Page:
Detroit Free Press from Detroit, Michigan on March 26, 1981 · Page 17
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Detroit Free Press from Detroit, Michigan · Page 17

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Detroit, Michigan
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Thursday, March 26, 1981
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Page 17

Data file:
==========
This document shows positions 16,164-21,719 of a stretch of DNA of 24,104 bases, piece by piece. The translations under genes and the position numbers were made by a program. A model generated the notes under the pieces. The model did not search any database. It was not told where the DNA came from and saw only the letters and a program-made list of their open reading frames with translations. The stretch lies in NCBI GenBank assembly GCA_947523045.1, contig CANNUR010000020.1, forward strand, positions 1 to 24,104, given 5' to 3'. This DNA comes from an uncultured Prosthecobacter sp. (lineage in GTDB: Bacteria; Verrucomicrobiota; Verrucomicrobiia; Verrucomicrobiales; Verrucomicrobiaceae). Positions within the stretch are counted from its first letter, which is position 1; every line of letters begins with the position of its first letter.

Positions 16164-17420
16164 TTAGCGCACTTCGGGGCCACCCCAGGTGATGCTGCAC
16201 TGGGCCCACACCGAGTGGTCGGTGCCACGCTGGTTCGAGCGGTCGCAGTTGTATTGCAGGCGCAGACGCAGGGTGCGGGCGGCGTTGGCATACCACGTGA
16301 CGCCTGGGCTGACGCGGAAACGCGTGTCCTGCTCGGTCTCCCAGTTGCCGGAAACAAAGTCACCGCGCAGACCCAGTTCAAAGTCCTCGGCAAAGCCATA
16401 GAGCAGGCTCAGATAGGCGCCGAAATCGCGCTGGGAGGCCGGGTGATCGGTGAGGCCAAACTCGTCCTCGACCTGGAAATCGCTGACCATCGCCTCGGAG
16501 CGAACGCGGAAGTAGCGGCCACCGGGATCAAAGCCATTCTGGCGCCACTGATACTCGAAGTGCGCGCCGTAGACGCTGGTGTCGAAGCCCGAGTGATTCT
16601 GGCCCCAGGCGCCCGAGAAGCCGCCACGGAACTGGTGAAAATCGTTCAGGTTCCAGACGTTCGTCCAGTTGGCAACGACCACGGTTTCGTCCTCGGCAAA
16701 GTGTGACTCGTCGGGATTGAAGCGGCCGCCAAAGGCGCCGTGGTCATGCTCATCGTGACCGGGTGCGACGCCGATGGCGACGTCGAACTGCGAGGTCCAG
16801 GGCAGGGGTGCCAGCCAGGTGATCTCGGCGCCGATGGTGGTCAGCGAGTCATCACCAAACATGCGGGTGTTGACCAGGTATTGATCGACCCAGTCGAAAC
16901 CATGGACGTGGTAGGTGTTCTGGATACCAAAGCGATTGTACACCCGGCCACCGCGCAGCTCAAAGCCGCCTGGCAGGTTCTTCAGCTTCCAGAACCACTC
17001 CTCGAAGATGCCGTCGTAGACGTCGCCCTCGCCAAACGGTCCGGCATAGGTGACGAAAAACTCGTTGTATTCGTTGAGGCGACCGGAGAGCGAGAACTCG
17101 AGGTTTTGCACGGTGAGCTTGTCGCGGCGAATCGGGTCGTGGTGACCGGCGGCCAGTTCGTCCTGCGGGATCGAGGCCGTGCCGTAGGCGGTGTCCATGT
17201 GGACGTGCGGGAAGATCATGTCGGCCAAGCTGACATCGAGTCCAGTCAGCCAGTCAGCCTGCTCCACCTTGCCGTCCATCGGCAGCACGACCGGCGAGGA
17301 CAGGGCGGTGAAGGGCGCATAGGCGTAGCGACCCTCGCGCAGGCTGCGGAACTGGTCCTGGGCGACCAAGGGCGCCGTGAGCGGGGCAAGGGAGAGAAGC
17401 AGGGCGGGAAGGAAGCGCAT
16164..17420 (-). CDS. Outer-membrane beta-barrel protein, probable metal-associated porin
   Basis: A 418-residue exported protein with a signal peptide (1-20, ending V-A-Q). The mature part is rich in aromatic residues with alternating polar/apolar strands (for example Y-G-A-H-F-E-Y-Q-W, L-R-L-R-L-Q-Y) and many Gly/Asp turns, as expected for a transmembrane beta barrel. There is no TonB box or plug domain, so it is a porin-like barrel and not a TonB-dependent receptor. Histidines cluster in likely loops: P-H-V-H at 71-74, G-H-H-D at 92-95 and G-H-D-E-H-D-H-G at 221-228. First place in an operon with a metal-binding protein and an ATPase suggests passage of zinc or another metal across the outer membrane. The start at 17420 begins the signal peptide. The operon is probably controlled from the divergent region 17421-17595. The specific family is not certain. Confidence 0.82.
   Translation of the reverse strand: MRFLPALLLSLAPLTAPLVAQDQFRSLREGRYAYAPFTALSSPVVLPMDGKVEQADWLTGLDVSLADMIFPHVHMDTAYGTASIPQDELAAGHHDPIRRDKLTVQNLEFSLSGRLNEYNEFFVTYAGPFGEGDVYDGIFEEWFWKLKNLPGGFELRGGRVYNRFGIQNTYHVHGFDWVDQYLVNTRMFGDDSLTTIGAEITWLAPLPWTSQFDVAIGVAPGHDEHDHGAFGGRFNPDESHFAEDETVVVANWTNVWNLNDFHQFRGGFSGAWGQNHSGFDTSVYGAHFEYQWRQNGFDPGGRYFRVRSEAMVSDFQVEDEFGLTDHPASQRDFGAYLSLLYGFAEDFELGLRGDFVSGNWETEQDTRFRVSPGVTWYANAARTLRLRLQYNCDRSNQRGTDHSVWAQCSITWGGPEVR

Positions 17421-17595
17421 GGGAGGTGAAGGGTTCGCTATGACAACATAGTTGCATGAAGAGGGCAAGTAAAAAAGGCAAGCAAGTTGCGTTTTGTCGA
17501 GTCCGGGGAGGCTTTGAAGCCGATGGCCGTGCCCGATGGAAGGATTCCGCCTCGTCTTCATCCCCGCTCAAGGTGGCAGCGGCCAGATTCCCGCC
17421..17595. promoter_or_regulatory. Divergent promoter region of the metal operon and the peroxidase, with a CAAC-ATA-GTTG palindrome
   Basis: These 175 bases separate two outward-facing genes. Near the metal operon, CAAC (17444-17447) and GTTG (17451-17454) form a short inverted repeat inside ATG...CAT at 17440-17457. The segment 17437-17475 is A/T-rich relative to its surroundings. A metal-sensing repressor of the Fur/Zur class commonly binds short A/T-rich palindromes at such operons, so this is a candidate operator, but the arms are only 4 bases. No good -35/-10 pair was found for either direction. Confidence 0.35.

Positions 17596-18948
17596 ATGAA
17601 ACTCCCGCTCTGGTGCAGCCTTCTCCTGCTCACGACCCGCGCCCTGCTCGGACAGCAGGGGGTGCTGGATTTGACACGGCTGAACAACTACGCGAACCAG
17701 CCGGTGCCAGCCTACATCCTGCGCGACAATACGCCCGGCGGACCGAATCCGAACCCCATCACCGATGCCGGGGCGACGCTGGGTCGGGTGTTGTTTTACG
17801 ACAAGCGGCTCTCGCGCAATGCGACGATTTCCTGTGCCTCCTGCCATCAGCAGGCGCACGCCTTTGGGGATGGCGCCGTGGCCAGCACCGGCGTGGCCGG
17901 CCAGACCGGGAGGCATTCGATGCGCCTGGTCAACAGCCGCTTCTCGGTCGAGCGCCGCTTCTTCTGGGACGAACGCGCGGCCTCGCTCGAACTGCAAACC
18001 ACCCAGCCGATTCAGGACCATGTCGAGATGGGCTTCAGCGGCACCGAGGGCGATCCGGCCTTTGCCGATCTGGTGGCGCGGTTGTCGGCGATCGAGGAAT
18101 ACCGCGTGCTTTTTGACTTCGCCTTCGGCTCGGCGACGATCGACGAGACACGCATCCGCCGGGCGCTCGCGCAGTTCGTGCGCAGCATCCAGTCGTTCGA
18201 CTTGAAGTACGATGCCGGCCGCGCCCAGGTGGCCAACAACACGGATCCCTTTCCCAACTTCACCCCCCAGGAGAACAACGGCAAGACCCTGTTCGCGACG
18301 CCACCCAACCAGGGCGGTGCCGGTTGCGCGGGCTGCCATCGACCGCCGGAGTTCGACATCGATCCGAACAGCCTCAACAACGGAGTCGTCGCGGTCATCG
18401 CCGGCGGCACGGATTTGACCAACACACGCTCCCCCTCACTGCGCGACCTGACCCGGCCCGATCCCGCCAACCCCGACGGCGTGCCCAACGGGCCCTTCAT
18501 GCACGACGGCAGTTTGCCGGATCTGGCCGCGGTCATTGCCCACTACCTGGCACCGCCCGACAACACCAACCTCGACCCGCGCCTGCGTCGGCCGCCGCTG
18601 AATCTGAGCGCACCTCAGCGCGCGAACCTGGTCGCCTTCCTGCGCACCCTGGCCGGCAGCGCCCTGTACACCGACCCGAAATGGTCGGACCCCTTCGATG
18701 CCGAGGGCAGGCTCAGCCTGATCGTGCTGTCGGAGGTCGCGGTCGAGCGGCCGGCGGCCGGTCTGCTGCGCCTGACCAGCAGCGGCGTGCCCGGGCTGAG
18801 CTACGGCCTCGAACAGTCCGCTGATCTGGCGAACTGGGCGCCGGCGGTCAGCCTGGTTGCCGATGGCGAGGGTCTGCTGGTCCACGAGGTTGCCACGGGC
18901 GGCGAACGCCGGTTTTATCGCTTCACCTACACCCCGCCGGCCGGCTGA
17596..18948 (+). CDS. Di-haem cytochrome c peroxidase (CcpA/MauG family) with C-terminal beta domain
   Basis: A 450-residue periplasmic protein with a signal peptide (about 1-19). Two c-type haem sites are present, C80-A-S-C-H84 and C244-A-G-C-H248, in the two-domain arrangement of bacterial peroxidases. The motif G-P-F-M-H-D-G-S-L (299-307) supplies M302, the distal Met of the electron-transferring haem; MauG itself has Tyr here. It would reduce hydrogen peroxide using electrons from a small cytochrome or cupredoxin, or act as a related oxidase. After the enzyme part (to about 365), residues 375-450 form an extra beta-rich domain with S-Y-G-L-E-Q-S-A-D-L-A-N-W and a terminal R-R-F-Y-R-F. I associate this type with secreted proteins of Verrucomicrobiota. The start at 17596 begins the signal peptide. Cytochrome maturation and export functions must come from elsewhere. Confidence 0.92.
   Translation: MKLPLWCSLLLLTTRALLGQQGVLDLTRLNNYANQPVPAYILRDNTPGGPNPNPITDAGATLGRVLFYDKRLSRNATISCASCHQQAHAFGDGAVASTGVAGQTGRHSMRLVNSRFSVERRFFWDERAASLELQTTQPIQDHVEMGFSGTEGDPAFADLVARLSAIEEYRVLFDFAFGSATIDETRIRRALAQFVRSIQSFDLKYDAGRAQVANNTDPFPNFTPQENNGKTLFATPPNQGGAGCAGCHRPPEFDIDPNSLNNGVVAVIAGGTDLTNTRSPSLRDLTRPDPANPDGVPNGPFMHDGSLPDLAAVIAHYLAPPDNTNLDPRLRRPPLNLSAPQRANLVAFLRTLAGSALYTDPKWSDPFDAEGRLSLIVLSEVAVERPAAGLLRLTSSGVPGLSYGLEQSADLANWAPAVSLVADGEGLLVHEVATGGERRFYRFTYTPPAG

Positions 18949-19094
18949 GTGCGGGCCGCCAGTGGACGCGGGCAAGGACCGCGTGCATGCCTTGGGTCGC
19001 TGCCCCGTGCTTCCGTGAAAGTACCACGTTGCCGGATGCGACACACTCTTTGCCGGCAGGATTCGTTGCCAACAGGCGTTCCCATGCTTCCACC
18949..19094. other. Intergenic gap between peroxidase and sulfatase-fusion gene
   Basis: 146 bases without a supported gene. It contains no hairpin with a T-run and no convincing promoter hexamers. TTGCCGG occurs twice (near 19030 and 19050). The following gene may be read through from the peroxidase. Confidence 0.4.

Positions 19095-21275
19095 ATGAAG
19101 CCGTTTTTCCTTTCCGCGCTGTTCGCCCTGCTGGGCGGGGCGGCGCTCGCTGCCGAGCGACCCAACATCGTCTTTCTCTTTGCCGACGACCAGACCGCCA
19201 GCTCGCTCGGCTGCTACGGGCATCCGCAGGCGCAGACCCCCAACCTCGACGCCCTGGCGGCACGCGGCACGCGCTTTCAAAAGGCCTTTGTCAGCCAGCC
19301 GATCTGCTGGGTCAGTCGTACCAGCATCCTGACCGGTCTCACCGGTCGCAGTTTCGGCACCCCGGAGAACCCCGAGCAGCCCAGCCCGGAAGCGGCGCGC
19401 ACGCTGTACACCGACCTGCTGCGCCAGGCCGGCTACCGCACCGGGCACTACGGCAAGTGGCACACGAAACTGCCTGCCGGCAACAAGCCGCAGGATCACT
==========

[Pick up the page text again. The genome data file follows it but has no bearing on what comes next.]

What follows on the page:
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Showplaco (or sals? Shirley Eder, left, hears thai Brentwood, Joan Crawford's home, may turn up on the real estate market again. The details are in Eder's column, on Page 11B. Thursday, March 3, 1SS1 o MISS MANNERS 2 r i ENTERTAINMENT 6-7 CAMERA PAGES 9-10 0 DETROIT FREE PRESS FEATURE PAGE 11 f1 looking nood in Palmer Park Spring fever Its proper care and feeding .1 - l,, 5 r k p , ... i ...";.r ' 'W, "'Vy Ill lypgp , ...... .. . . ' . . ' SPOTTED THIS WEEK: the first bare-legged jogger of spring. Name: Jesse Tolbert. Age: 19. Tolbert isan avid guitarist who, at age 10, was taking lessons in a Detroit music shop from now-famous jazz guitarist Earl Klugh. This fall, Tolbert will enter the music program at Wayne State University. In the meantime, he is teaching himself to read music, working as a lifeguard and swimming instructor, swimming and running three or four days a week. In his running, Tolbert prefers a quick sprint. He saves his long-distance energy for all-day bicycle cruises. On a recent, shorter bicycle trip, he was overtaken by two female cyclists who were quite vocal in their admiration of his legs, he says. What they didn't realize was that Tolbert's sweetheart was riding nearby. (Forget it, ladies. She. runs with him, too.) Text and photo by Lona O'Connor, who scours the Detroit area looking for stylish people, places and things. II darling... Toensing Love is cause for a rally Darling's favorite springtime lovers are assistant U.S. attorney Victoria Toensing of Birmingham and Joseph di Genova of Washington, D.C., chief counsel for the U.S. Senate Rules Committee. Their wedding date, June 27, will be almost a year after Joe met Vicki at the pro-ERA rally in Detroit last July when he bought an ERA button from her. Vicki, an' active feminist, is researching non-sexist marriage vows and plans to walk down the aisle with Joe, not have someone "hand me over like a piece of property." So there, Marabel Morgan, there are men who are not intimi dated by beautiful, intelligent, successful women but seek them in their natural habitat. See you at the next ERA rally, darlings. Speaking of new women, darling spotted two seated at the bar at the Golden Mushroom in South-field last Thursday night. Men were flocking around the leggy blonds, jockeying to buy them drinks. Nicole Lee Miller, 6, and Lisa Fitzgerald, 9, accepted their Cokes graciously. Their aunts, Linda Erwin and Janet DiMatteo, explained theywere on their way to see "Annie," and the girls requested they stop by that place where they had had so much fun last year before the Ice Capades. Darling hopes they're still having as much innocent fun a decade from now. Out: Turquoise jewelry. In: Coral beads. "If you see someone flying by at 60 mph, it's mel" said Susan Slade, wife of Roy Slade, president of Cranbrook Academy of Art. Her husband's first local painting show will open April 4 at Robert L. Kidd Associates Galleries in Birmingham. Next day, good friend Liz Katz will exchange marriage vows with Elliot Banks in the Slades' famous home, Saarinen House. The following week, activities begin to lead up to the Academy's April 11 Art Antique Auction. "We'll have house guests and people to entertain," said Susan, who seems to run a non-stop open house. Friends say there has been beaucoup excitement around Cranbrook since the Slades moved in. .i : 6 A' By MARJ JACKSON LEVIN Tree Press Staff Writer It happened last week. Spring arrived on schedule, but quietly, as usual in Michigan. Some people slipped outside to snip forsythia branches to bloom inside; some searched the malls for a fashionable uplift, others started spring cleaning by throwing out their snow boots. Spring, after all, should be celebrated, preferably in style. And though you might assume style is harder to attain in these inflationary times, any number of small miracles can occur if you take a fresh approach. The trick is not only to snap off spring boughs, but to snip away old ideas as well. Take a lighthearted look around you and imagine what could be done with familiar accoutrements used in a new way. If you can afford, new accessories, try stretching your investment by put ting them to several innovative uses. Or create a very special happening. Following are six suggestions for how .to have a stylish spring. They are intended to bring a lift to your life until the sunshine and flowers arrive. ISay it with flowers or vegetables or whatever else happens to be pretty and bright. Shop the vegetable stands for beautiful vegetables to be used in interesting table arrangements (to be consumed later in the week). Gary Flowers of Birmingham suggests putting stalks of fresh rhubarb in three pilsner glasses for an inexpensive and striking arrangement. Try a single tulip in an empty wine decanter. Fill a teacup with violet leaves and nestle violets in the center. For a spectacular floral statement, stick a bunch of bright redorange gladiolas in a clear glass bowli-you should be able to buy at least 10 for under $10 from your local florist. Do you own an exceptionally lovely quilt? Take it out of the bedroom and use it as a tablecloth. Rearrange your art, recover an old pillow, display your most interesting piece of jewelry on an end table. Don't be afraid to move your finest things front and center. If it's pretty, it will work anywhere. 2 Tired of being responsible, punctu- al, over-scheduled? Take a day off and curl up in bed with a delicious book "Maria Callas" by Arianna Stas-sinopoulis (Simon & Schuster, $15.95) is the choice of the season. First, arrange to get everyone out of the house for at least six hours. Pack the kids' lunches, tell your mate you're going to drop out, tell your mother you're out of See SPRING, Page 2B t i ' . t I i -. J 5; it ? . Free Press Pholo bv TARO YAMASAKI; Accessories Courtesy of Jacobson'sDrawing by JON BUECHEL Celebrate spring by decorating the table with stalks of rhubarb in a pilsner glass, or pamper yourself with breakfast in bed, a good book and curtains open to the sun. -V--? v 'l.:J:--3vii.;S;v& i i 1J .. . j . J X5s:4t- V ..' , . -J - . , ; III r - - c' ' " l'ii:-;v'.f '. O V' s ' . v M , I 1 1 . ' if - C- k I so easy here 1 f ... it ; taste maker Free Press Pholo by LONA O'CONNOR "In France, it would take months to make new friends, find a tennis partner, meet your neighbors," said Michelle Lepeu, who moved to Birmingham from Paris three months ago. J By MARJ JACKSON LEVIN ' t ree Press Staff Writer Michelle Lepeu is exactly what you might expect a French automotive executive's wife to be chic, charming, oriented toward home and family. She moved to Birmingham from Paris three months ago, after her husband, Jean Marc, was appointed vice-president of financial affairs for American Motors Corp. She is also curious, intelligent and happy and pleased to find her new environment so congenial. , - "Everything is so easy here," she said. "In France, it would take months to make new friends, find a tennis partner, meet your neighbors." . . , RECEIVING VISITORS recently, Mme. Lepeu was dressed in brick-red pants with a . matching silk shirt and low-heeled velvet shoes. For accent, she wore a few pieces of gold jewelry. Complimented on her trim figure and simple but elegant outfit, she reacted with surprise: "But American women can buy. the same things. The clothes are very nice ' here." , See PARISIAN, Page 2B II i q p Ij p 1 D 11 F 3